Managing Eczema in Children at Christmas and Wintertime


Christmas and Wintertime

Does your child’s eczema worsen in winter? Colder weather can aggravate eczema, extreme temperatures are a common cause of flare-ups. However, temperature isn’t the only reason eczema is triggered at this time of year.

Food Allergies

Ingredients that can trigger an eczema flare-up in some individuals such as cheese, milk, eggs, wheat and nuts are used year-round but are particularly popular at Christmas. It’s important to make sure friends and family are aware of your child’s triggers and that these foods are kept out of reach of kids wandering hands.


Festive outfits such as Christmas jumpers and dressing up clothes are often made from fabrics that irritate sensitive skin. If these items are unavoidable aim to dress your child in a protective base layer of smooth fabric such as DermaSilk Therapeutic Clothing. With DermaSilk you don’t need to worry about overheating when dressing in layers thanks to the way the sericin-free silk is knitted, allowing airflow between the fabric and the skin.

Christmas Trees

The needles on real Christmas trees can also be a trigger for eczema-prone skin. The oil terpene found in some plants, including natural Christmas trees can cause contact allergies. Artificial trees are a better alternative but be sure to wash them down to remove any reaction-triggering dust.

Central Heating

Many people overheat their homes in the winter. This reduces humidity and dries the skin. Not what you want with an eczema sufferer around. It’s still ok to have the heating on, but be careful not to turn the heat up too much when it’s cold outside. Instead, set the thermostat at a cool, comfortable temperature of around 20°C.

Christmas Presents

Toiletries are a popular Christmas gift but can contain many eczema-triggering ingredients that can dry out the skin. To avoid receiving gifts that may go to waste, agree with friends and family to share wish lists and create a list with your child that contains eczema safe products such as specific toiletries and clothing that you know is safe for your child, toys or even an experience day that you can enjoy as a family.

Stressful Periods

Anxiety and stress are common triggers of eczema flare-ups. This is because when we experience a stressful situation, the brain sends a distress signal which causes the body to enter fight or flight mode, prompting the adrenal glands to release adrenaline and cortisol. Too much cortisol can suppress the immune system and cause an inflammatory response in the skin, which is bad news for children with eczema.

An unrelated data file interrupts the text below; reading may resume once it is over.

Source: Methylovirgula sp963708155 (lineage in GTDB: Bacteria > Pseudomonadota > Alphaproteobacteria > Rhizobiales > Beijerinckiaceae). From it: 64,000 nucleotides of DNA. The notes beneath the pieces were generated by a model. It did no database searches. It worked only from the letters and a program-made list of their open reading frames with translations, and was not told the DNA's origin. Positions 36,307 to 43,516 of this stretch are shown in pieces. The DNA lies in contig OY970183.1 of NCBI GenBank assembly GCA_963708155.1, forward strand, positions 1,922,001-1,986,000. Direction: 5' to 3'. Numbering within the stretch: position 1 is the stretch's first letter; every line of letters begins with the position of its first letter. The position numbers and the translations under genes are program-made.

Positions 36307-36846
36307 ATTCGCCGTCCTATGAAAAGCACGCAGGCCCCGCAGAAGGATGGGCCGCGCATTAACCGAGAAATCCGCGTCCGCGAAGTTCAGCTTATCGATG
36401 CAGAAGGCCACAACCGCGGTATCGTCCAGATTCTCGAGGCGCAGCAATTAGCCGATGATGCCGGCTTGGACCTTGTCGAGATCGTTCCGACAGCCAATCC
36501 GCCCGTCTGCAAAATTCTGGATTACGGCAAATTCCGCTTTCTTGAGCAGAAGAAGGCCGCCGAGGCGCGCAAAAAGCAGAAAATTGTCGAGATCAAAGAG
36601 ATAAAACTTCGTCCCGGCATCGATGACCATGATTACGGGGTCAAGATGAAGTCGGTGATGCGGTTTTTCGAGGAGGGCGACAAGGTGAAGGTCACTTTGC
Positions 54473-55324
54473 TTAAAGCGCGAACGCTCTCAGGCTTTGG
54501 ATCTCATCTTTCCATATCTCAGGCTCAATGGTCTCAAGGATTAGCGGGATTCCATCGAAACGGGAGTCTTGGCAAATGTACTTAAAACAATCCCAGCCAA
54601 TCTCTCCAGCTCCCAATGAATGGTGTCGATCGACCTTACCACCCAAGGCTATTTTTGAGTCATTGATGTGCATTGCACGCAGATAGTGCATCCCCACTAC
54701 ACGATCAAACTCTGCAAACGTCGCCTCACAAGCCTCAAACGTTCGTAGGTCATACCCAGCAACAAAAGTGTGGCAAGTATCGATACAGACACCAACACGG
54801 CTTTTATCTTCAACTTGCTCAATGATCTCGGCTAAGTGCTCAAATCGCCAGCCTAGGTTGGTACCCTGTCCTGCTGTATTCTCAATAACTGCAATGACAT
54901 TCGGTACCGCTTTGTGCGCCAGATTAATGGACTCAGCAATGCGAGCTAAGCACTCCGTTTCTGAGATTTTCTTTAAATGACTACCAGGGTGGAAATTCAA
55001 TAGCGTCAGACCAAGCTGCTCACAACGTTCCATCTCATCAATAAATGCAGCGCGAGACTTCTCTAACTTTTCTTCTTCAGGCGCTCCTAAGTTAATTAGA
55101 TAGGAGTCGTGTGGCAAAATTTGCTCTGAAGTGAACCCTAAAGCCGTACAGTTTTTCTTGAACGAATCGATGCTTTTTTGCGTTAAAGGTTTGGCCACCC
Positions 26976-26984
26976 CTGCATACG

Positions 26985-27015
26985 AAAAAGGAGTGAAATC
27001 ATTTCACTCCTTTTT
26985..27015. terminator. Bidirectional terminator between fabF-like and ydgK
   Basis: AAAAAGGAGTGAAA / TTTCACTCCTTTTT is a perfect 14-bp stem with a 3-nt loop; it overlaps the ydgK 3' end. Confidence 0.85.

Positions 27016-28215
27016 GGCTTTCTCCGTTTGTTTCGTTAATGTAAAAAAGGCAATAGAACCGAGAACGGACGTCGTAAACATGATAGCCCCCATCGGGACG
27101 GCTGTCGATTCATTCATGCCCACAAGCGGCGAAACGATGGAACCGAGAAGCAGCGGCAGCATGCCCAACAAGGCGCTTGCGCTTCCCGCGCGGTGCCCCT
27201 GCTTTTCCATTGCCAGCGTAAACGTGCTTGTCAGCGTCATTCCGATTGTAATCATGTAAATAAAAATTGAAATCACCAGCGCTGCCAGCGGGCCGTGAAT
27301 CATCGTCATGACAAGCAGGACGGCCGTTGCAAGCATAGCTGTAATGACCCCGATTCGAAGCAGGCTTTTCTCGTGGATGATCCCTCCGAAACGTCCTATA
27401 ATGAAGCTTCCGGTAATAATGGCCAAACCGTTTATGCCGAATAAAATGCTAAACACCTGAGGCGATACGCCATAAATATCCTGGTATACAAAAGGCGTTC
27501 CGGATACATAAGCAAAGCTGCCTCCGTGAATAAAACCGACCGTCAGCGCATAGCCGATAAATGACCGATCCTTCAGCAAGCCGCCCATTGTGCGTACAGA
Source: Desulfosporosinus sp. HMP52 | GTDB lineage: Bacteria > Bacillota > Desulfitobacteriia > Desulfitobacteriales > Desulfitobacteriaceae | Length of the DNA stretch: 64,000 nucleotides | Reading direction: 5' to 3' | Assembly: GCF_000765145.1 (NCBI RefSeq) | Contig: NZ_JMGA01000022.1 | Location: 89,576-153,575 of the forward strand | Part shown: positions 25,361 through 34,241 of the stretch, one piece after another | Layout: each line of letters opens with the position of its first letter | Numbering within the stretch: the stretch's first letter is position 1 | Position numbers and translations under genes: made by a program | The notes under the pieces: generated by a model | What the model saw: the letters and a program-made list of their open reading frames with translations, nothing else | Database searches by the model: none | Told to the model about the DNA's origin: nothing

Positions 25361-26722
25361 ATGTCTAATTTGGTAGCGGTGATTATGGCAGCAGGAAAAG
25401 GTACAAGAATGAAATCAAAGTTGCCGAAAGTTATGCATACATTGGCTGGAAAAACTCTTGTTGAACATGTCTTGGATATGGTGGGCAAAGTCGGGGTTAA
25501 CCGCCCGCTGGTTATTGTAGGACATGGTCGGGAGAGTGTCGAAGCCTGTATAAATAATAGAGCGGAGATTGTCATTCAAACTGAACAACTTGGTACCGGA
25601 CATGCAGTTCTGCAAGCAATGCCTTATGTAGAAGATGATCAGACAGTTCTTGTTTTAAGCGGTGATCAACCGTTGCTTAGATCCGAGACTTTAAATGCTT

Identifying potential areas of stress in your child’s life can be a good place to start in helping find ways to prevent it from having a detrimental effect on their eczema. These may include:


Exams, teasing or bullying, social situations

Changes to Home Life

Separation anxiety, moving home, changes to family structure, loss in the family, family conflicts

Specific Fears and Phobias

Animals, insects, storms, heights, water, blood, the dark

Signs of Stress or Anxiety in Children:

  • become irritable, tearful, or clingy
  • have difficulty sleeping
  • wake in the night
  • start wetting the bed
  • have bad dreams
  • lack confidence to try new things
  • seem unable to face simple, everyday challenges
  • find it hard to concentrate
  • have problems with sleeping or eating
  • have angry outbursts
  • have a lot of negative thoughts
  • start avoiding everyday activities


How to Help


It’s important to start by talking with your child to understand as much as possible about their stress or anxiety. Reassure them and show them you understand how they feel.


If your child is old enough, talking to them about what anxiety is and its physical effects can be a helpful step in teaching them to recognise signs of stress and anxiety in themselves, so they will be able to manage their symptoms or ask for help when they need it.


Practising relaxation techniques are an excellent way of dealing with stress. These may include deep breathing, muscle relaxation, mediation, visualisation, self-massage and rhythmic movement.


Distraction can be a useful way for young children to manage stress and anxiety. You may want to try listening to music, cuddling with pets, exercise, reading, watching TV or drawing.

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